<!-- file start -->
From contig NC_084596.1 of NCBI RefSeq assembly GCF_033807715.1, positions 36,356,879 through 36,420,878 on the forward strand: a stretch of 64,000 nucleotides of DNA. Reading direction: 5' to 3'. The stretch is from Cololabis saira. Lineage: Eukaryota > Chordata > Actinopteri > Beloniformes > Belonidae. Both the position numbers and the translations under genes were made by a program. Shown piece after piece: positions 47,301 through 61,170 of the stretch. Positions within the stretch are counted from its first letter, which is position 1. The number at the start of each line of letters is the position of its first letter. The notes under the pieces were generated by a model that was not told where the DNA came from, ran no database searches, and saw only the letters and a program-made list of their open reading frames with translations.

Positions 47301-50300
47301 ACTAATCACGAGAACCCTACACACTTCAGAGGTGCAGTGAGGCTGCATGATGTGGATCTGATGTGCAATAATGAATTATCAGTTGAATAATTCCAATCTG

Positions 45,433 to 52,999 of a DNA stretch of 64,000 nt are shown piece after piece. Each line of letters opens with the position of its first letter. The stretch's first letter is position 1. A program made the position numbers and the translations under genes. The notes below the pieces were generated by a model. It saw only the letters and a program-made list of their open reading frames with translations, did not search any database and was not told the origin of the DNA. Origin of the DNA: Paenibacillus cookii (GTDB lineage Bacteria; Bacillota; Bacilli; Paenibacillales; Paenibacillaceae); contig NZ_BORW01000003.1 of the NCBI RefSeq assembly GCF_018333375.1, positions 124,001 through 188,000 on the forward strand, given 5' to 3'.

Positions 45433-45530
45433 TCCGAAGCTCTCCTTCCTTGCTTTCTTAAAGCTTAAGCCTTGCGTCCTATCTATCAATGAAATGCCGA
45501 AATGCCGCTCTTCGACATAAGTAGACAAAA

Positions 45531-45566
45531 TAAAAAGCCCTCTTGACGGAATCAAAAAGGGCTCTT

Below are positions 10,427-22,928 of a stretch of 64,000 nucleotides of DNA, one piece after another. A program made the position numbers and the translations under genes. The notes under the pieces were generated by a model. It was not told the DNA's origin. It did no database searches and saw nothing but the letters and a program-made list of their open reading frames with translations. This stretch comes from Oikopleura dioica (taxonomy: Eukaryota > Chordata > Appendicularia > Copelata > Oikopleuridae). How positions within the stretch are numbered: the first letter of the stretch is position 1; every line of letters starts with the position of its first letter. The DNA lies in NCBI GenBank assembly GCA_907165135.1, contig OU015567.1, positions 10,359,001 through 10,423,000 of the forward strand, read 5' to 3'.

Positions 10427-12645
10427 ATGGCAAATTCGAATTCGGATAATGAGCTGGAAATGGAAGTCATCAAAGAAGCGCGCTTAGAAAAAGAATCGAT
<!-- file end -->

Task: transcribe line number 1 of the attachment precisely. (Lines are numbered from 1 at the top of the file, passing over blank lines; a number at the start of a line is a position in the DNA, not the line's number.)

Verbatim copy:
From contig NC_084596.1 of NCBI RefSeq assembly GCF_033807715.1, positions 36,356,879 through 36,420,878 on the forward strand: a stretch of 64,000 nucleotides of DNA. Reading direction: 5' to 3'. The stretch is from Cololabis saira. Lineage: Eukaryota > Chordata > Actinopteri > Beloniformes > Belonidae. Both the position numbers and the translations under genes were made by a program. Shown piece after piece: positions 47,301 through 61,170 of the stretch. Positions within the stretch are counted from its first letter, which is position 1. The number at the start of each line of letters is the position of its first letter. The notes under the pieces were generated by a model that was not told where the DNA came from, ran no database searches, and saw only the letters and a program-made list of their open reading frames with translations.